Questionnaire: Dan Crupi ’11

Author: Sarah Cahalan '14

Courtesy photos

As a liberal-arts and research institution, Notre Dame may not (yet) have the musical street cred of a conservatory — but the graduates of our music department are still doing impressive things. Former music major Dan Crupi ’11 has made waves in the orchestra administration world since leaving Notre Dame, working for several years at North Carolina’s Greensboro Symphony Orchestra before being named executive director of the Santa Fe Symphony Orchestra and Chorus earlier this year. For our latest Questionnaire, I sat down with my fellow Folk Choir alum to talk about all things arts.

For those readers who might not know, what exactly does the executive director of a symphony do? 

In short — a bit of everything! I am responsible for maintaining the general operations of the symphony. That includes ensuring that performances go off without a hitch, maintaining enough money in the coffers to keep the lights on, getting the company brand out in a positive way, and ultimately, making sure that everything the symphony does lives up to its mission of serving the community and providing outstanding musical and educational experiences for all to enjoy.

At a challenging time for arts funding, why are organizations like symphonies important — and how, in your role, do you convince community leaders of that importance? 

You are right, it is a challenging time for arts funding in America. Public funding on the federal, state, and local level continues to decline. The current White House administration has attempted to eliminate the National Endowment for the Arts for two consecutive years. Arts curriculum is steadily being eliminated from public schools in the name of cutting expenses, resulting in fewer students discovering the wonder of music or dance or drama — and their lives are affected forever because of it.

Fortunately for the arts, they are an incredible unifier. They bring people together, help us share new perspectives, challenge our traditional ways of thinking, and elevate our daily life. Organizations like symphony orchestras now fill the curriculum gaps left by public funding cuts, providing weekly music lessons, full orchestral performances for thousands each year, and instruments for those that need them. I find that the best orchestras are those that have found relevancy in their communities beyond just performing classical music in a concert hall. They are out in the community changing lives, providing opportunity and making an impact.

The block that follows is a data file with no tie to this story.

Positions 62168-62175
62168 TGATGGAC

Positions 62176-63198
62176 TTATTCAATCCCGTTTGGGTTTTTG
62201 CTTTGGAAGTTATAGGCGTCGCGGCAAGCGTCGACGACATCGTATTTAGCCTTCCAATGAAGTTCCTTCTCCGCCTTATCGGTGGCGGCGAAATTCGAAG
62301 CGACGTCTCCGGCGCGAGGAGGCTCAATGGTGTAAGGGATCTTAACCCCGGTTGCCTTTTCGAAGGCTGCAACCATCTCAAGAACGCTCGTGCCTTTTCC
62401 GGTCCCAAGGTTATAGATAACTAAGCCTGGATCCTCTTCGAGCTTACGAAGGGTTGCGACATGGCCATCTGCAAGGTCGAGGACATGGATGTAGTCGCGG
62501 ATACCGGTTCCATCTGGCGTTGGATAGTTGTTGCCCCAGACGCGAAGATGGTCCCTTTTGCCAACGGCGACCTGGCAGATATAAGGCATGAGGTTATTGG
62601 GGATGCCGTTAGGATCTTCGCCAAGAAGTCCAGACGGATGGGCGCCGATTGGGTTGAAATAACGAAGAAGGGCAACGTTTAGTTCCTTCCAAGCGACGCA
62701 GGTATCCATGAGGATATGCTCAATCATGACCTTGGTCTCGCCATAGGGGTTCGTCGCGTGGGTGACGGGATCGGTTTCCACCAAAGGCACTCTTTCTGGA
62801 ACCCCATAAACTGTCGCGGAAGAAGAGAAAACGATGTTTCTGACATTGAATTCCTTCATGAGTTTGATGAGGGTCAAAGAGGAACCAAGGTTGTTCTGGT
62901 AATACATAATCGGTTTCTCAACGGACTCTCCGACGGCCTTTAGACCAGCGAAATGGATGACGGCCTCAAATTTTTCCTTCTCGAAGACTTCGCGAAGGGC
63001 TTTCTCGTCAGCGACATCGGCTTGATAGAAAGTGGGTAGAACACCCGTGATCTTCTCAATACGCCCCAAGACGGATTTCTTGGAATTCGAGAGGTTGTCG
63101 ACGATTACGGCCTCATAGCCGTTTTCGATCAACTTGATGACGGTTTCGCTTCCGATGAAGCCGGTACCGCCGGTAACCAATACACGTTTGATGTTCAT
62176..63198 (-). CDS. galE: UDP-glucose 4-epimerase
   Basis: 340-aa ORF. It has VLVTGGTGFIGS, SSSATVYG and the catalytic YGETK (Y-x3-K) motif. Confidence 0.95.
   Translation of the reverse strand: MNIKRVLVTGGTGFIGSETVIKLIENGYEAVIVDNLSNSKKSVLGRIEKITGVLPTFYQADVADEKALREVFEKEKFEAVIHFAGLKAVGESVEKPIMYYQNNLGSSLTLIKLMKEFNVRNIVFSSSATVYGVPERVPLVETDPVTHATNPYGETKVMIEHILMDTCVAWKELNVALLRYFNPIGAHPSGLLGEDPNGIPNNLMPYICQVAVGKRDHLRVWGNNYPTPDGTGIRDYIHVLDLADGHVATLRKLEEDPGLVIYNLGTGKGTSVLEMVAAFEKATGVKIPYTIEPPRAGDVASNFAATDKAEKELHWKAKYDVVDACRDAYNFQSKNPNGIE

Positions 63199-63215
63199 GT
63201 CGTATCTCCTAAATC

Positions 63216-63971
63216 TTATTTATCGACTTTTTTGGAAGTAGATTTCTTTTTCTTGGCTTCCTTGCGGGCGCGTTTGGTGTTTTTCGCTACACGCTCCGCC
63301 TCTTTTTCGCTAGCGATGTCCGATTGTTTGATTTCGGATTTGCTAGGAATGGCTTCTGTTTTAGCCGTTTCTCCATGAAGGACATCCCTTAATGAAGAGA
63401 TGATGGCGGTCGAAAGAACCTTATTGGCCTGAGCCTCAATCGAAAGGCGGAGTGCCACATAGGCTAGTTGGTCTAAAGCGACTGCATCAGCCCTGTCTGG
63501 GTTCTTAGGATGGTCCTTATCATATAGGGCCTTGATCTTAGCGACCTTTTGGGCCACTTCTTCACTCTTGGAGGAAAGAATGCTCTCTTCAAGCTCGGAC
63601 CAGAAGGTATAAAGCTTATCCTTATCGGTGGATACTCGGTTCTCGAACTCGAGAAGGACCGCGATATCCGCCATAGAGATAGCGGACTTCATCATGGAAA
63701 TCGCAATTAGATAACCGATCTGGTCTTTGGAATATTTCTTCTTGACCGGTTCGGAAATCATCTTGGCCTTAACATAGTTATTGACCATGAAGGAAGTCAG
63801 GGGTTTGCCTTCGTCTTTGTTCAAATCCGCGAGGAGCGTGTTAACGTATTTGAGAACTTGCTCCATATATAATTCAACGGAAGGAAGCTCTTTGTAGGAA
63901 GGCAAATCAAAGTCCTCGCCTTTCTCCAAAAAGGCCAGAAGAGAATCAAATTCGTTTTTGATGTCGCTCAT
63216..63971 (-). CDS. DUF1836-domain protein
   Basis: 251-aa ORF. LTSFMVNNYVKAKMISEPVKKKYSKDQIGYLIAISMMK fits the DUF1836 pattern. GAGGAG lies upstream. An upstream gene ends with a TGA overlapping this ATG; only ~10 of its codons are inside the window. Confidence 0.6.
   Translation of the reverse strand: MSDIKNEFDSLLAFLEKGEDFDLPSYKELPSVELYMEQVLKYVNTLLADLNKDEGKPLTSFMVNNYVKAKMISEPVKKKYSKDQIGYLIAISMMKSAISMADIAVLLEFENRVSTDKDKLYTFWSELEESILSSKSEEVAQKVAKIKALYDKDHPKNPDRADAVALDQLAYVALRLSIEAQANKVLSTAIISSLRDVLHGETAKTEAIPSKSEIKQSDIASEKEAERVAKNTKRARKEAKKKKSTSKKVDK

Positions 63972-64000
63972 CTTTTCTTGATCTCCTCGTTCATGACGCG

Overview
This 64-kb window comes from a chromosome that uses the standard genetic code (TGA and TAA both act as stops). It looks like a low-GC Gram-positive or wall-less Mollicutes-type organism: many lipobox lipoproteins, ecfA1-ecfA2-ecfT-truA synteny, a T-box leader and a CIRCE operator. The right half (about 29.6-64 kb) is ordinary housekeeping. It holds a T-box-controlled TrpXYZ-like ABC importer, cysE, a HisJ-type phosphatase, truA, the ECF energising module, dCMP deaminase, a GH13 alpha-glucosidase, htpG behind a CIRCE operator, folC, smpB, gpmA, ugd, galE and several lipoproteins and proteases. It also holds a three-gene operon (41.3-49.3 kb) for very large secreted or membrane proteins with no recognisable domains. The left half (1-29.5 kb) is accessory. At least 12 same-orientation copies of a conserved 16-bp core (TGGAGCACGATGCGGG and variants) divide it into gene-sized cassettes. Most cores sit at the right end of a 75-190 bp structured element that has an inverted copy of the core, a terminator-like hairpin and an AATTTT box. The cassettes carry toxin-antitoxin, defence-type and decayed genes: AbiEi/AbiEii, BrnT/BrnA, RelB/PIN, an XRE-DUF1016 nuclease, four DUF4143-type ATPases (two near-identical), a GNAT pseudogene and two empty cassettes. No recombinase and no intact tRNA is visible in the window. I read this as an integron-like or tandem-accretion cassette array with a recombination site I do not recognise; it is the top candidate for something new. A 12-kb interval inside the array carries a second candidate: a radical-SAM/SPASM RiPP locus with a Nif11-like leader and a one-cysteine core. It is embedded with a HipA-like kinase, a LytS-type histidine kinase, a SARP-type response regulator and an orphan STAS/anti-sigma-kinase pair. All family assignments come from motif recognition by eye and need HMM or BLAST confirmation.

How did your time at Notre Dame — a college environment that’s very different from what one might find at a traditional conservatory — prepare you for the career you have now? 

I know that the reason I was able to successfully pivot from music performance into administration was due in large part to my experiences at Notre Dame. The liberal-arts approach allowed me to be more flexible, to question and think critically, and to develop effective communication and collaboration skills.

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Plus, I believe there is an intangible to Notre Dame beyond its academic rigor. The soul of that campus is something truly special. It becomes a centering force in your life, which is undeniably important in the performance world. There are few career paths that demand so much and give so little — having that grounding spiritual force at your core is so crucial in that industry.

What advice would you have for someone with no experience attending live orchestra events who’d like to give the genre a try?

Attending a symphony orchestra concert does not have to mean a stuffy concert hall listening exclusively to Bach or Beethoven. So figure out what you like! Symphony orchestras are being forced to innovate, producing programs of Broadway, jazz, rock, country, and bluegrass. Video game concerts, or movies such as Harry Potter or Star Wars live in concert are becoming increasingly common and popular. You can even find orchestras performing in unexpected venues, from old warehouses and manufacturing plants to nightclubs and breweries. So find what speaks to you.

Second, don’t be intimidated. Live classical music is an organic art form just like any other; it is intended to elicit a response. Sometimes that response is wonder and awe; sometimes it is shock or discomfort. Do some research on the program before you go to enhance your experience, but most importantly, open yourself up to being moved and experiencing something transformational.

Symphony orchestras are such important and unique organisms. An orchestra is the most expressive instrument on the planet — it can represent so many genres, moods and eras effortlessly, and the excitement of watching 70 or 80 elite musical professionals playing as one unit is absolutely thrilling.

Finally, what do you think of ND’s fancy new music building? Will good ol’ Crowley Hall be missed?

I confess that I have not had the opportunity to visit the O'Neill Hall of Music yet — but what an incredible blessing for that department! I have many wonderful memories of Crowley, but it was not an ideal environment for musical study. I vividly recall trying to stage Mozart’s Le nozze di Figaro in the main opera rehearsal room my senior year and tripping over stairs or running into the large pillars that dotted the room and obstructed views. Ultimately, though, I know my classmates and I all think very fondly of our many, many hours spent in Crowley Hall — the memories you make with important people in your life are always more important than the structure itself.


Interview by Sarah Cahalan, a graduate student at the Medill School of Journalism at Northwestern University and a former associate editor of this magazine.